Drawing by Natalia Mikhaylenko. Click to enlarge
I got to know Andrei Sakharov during preparations for the first congress of people’s deputies in the spring of 1989. He was exceptionally clear about the need to lead the country out of the deadlock of the state bureaucratic socialism that it was stuck in. At the time, everybody felt the same way. But far from everybody had an idea of how to achieve it.
The more conservative part of society, represented by the communists, believed that it was necessary to reform the socialist system, seeking its “improvement.” Another group, led by Gorbachev and Yakovlev, who at the time were members of the Political Bureau of the Central Committee of the Communist Party of the USSR, advocated a profound transformation of the country, since they realized that reforming the existing state system was impossible. Yet another group, made up of Russian politicians who were critical of the authorities, proposed returning to capitalism.
Sakharov came up with a fourth option: to move to a new system of state. Socialism in the form that we had had the experience of turned out to be unacceptable, but capitalism as we saw it in the world around us did not appear too palatable either. Sakharov proposed a path of convergence, bringing closer together the capitalist and the socialist development models, making the most of the advantages of each system and eliminating their most obvious deficiencies.
For example, a large-scale privatization had no place in a system of socialist relations, whereas capitalism did not allow for state ownership, without which it was difficult to imagine Russia’s future development.
Sakharov’s position turned out to be extremely fruitful. It certainly helped that he was an outstanding physicist. Sakharov made use of one of the main achievements of 20th century science: Niels Bohr’s principle of complementarity, whereby only a combination of mutually exclusive phenomena provides a full description of these phenomena. It was only through complementarity, Sakharov was convinced, through combining the best qualities of different systems of state, that a truly new form of government could be developed. However, his ideas of convergence and complementarity were never implemented.
Back to 1989: A small group of democratic MPs, which Sakharov belonged to, evolved into the first legal parliamentary opposition, the Inter-Regional Deputies’ Group.
Democratic MPs united and began preparing for elections, but there was no agreement as what had to be done first. It was an unexpected proposal from Sakharov that played a decisive role. When it turned out that members of the opposition had no common ideas or program, he emerged as a real politician and came up with the most practical idea: Instead of looking for a positive agenda that unites us, look for what we all agreed should be abolished. We all were against the power of the Communist Party of the USSR. So the best thing for us was to focus on abolishing Article 6 of the Constitution, stipulating the party’s absolute power.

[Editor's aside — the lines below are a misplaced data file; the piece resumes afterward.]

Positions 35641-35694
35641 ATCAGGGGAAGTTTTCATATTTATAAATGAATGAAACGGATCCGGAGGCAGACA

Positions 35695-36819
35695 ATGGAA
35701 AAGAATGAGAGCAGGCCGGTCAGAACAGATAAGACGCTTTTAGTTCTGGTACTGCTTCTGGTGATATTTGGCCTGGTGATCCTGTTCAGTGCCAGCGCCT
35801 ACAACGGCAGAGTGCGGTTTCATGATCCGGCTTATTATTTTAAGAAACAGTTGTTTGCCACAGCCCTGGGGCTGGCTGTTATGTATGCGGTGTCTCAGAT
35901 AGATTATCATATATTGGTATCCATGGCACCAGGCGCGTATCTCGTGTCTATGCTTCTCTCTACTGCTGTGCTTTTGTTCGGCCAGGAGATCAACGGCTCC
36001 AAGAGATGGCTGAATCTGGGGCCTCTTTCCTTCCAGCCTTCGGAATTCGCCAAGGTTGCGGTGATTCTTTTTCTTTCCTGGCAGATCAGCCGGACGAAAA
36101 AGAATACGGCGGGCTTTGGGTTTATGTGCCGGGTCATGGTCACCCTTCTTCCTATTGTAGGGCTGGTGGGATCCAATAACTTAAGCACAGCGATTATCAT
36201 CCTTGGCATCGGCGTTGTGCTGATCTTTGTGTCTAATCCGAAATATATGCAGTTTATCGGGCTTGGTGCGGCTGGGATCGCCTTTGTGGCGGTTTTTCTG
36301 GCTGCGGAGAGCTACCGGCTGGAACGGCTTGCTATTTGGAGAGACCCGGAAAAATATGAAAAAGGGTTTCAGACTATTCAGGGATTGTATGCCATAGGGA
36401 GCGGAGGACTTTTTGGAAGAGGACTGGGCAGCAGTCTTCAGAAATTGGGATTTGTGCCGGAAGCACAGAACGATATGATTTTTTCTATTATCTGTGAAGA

Among the most important problems that the democratic movement had to address urgently, Sakharov listed the future of the USSR. We all agreed that as an empire, the Soviet Union could not be preserved. It was necessary to find a replacement for that structure. Sakharov then proposed the idea of a Eurasian union and began drafting its constitution. But he did not finish it, as his untimely death cut that work short. These days, the idea of a Eurasian union is once again coming to the fore, which is just yet another proof of how relevant his ideas still remain. The American model of world order has collapsed. It was not even so much an American model as a model based on the power of petroleum groups that impose their rules of the game on the world in their own selfish interests. This model should be countered by something new, but there is no ready alternative to it yet.
A Eurasian union as proposed by Sakharov could become just such an alternative. However, when this union is formed, it is necessary to take into account mistakes made by the European Union, which, in turn, is repeating mistakes made by the Soviet Union. Just as the USSR, which wanted to involve its remote rural areas, which were terribly backward at the time, in social transformations, Europe today wants, while retaining its high-tech decision-making system, to involve in the process of socio-economic transformations the countries of Eastern Europe, which are seriously lagging behind.
Sakharov was a remarkable person, who devoted his whole life to other people. It was for the sake of the people that he gave up all personal benefits and perks. He decided not to waste time on restoring all the state awards and medals of which he had been stripped, which he had more of than most people. In terms of self-denial, Sakharov was not unlike the great Russian revolutionary democrat of the 19th century, Nikolai Chernyshevsky, who paid for his beliefs and ideals with persecution, exile, hard labor and even a public humiliation, but did not allow any of that to break his resolve.
Gavriil Popov was the first democratically elected mayor of Moscow. He currently heads the International University in Moscow.
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